Duffy House


The Duffy House is a replacement dwelling in an Area of Outstanding Natural Beauty with long views over the Surrey Hills. It is also the prototype of an off-site construction design to be known as “Hart House”. 

The house has a mainly private frontage with just a glimpse through the main entrance portico to the landscape beyond. The rear is largely glazed to allow the living spaces to flow from the inside to the expansive outside terrace and balcony, taking advantage of the outstanding views- which the original house all but ignored.  

The external form and materials used are in the spirit of those recommended by the local village design statements including: a steep pitched roof with clay tile covering, red bricks and pre-finished black Thermowood cladding. The overall look is much more contemporary than the design guides envisaged but not wilful.

The Hart House design takes as its starting point the traditional, simple, scalable and repeatable form of the English black oak barn and transforms it into a pleasing, comfortable contemporary home that's able to embrace the best of twenty-first century technology.  

The long-standing appeal of barns as a reference point is that, as framed buildings, they are essentially volumetric rather than cellular which allows scope for the voids, floating staircase, bridge and vaulted spaces within. The chosen frame material here was laminated oak which can be fully expressed inside and out because, with these section sizes, it chars rather than burns through in a fire.  By tying the frame to ground floor L-shaped masonry walls and encapsulating it within a Structural Insulated Panel  (SIP) superstructure, we were able to take out all the racking forces in the frame. This meant we could use traditional oak-pegged slotted and pegged joints in a contemporary laminated material. Ironically it is difficult to use such joints in solid oak, which splits unpredictably - making it difficult to support large areas of glass. We think that some of the best architecture of today has this strong sense of materiality and craft as an integral part of otherwise contemporary spaces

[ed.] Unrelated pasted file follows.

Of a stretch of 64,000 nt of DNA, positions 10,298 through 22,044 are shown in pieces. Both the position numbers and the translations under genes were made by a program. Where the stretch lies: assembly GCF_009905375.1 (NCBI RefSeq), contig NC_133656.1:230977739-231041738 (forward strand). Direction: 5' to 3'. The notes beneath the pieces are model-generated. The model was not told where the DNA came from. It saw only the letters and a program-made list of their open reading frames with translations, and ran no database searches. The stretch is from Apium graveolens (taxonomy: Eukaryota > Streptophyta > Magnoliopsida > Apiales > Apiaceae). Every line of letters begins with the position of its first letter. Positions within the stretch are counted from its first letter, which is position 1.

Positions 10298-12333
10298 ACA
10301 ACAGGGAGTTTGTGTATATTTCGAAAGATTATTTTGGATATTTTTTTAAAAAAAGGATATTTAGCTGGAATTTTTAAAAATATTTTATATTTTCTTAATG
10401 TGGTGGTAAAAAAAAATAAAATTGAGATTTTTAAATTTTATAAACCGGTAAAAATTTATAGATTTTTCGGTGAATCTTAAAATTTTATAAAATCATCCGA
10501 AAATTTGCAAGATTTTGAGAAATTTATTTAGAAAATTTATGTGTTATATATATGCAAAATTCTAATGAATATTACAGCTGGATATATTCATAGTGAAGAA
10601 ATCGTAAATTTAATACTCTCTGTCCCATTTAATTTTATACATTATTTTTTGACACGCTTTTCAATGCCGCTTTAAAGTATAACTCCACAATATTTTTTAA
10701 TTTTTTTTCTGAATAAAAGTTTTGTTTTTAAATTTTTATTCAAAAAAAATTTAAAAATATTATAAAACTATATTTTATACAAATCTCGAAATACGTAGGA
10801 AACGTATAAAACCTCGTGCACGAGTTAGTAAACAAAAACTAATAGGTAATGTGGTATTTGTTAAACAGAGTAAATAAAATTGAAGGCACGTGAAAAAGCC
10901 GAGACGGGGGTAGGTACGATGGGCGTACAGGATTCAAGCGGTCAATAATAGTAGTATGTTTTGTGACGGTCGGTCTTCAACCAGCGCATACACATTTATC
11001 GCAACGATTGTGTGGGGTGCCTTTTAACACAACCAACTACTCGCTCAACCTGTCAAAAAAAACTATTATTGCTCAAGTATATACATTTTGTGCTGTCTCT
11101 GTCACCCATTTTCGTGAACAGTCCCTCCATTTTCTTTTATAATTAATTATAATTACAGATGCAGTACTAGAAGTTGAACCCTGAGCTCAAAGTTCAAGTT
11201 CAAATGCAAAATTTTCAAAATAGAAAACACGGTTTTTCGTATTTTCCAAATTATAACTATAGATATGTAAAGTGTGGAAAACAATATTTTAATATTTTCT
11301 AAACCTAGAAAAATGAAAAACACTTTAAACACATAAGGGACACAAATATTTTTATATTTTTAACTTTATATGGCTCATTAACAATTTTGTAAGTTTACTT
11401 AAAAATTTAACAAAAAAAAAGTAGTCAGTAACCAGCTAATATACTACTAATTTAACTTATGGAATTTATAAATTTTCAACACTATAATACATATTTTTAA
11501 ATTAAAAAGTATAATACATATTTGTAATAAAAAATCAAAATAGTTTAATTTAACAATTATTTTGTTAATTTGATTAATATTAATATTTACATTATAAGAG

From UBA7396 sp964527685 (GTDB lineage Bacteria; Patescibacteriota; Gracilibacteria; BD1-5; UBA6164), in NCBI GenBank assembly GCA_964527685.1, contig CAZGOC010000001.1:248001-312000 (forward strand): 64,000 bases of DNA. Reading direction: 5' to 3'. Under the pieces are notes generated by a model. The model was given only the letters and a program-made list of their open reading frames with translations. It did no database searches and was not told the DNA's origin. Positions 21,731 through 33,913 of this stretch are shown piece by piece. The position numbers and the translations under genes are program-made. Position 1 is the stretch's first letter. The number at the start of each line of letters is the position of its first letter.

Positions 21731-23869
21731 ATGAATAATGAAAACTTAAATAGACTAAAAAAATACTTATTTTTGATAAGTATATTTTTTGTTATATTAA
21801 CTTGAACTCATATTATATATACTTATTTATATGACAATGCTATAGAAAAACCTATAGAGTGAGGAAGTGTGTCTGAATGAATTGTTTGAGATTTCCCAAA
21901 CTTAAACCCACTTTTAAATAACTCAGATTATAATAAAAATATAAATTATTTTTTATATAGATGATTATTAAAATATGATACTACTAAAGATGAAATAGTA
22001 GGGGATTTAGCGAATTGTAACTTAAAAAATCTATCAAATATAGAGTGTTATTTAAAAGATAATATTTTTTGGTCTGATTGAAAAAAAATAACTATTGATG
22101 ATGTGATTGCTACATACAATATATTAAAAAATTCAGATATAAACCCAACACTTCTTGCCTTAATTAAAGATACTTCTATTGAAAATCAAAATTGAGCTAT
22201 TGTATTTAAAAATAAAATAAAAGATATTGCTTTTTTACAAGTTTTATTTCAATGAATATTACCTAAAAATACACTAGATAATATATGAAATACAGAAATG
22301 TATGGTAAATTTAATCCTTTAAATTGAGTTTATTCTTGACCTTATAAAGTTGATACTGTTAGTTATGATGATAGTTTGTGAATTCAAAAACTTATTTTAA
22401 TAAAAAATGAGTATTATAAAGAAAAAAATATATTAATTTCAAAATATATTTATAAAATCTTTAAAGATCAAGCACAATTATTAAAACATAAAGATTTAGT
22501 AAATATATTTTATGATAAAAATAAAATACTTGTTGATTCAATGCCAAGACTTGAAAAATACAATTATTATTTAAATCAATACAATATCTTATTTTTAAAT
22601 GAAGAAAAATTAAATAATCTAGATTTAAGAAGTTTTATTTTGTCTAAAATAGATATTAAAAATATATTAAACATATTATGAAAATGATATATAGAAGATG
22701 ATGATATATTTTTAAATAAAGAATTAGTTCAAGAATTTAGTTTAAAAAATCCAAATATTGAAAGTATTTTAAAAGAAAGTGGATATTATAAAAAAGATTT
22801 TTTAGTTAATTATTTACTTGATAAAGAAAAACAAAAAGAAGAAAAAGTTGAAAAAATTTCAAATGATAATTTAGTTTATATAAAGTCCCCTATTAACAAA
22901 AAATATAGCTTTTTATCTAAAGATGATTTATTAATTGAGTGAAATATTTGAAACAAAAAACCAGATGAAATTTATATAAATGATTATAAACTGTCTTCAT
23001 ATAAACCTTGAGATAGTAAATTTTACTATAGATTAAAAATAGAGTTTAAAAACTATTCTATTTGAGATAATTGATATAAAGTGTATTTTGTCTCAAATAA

In most British houses the windows are too small and cluttered by framework – often requiring artificial light on all but the sunniest days.  Daylight is not just about quantity but about distribution. Ironically, glass-walled buildings can actually have the unintended consequence of making the internal spaces look dark because our eyes adjust to the much brighter external light. To avoid this you need daylight from multiple directions. Here the central flat slot in the pitched roof has a long frameless roof-light to provide daylight right into the centre of the living spaces  through the voids.  Added to this all the main rooms have daylight from the opposite side to the principal elevation, or from the side.  The windows are all full height with no secondary framing. The effect of this is that daylight penetrates

The aim of this design is to use the best proven means of achieving energy efficiency, avoiding technologies with a high capital cost with insufficient or no guaranteed payback. 

This includes: 

  • extensive use of natural daylight whilst controlling potential over-heating by passive means.  
  • solar pv array  integrated into south-east facing un-shaded roof 
  • solar hot water panels concealed in the central flat roof slot.
  • Heat recovery ventilation. Warm moist air is extracted from the bathrooms and kitchen and the heat transferred to incoming clean dry air into all the main rooms
  • Kingspan SIP Panel construction from a mainstream manufacturer with excellent air-tightness design details and a good  installer
  • underfloor heating  using mainly large format ceramic tiles which enhance heat transfer and also facilitate solar gain into the same layer of screed.  In winter the solar gain into the floor can take over as the primary energy source at certain times. Overheating is controlled by the brise soleil and balcony in summer, when the sun is much higher, and by internal blinds in the winter months. 
  • enclosed wood-burning stove using locally-sourced logs

Hart House has no pretensions to be art, just to be good straightforward architecture, allowing for  refinement and development over time. Let’s remember that a house is not the main act but rather the stage and background to our lives. Our habitation gives it something of our personality but to have an adaptable future it is surely better if the stage can be easily cleared for  different characters  over time.

“Long life, loose fit, low energy ”* still works for us. 

*attributed to Sir Alexander John Gordon 1974 


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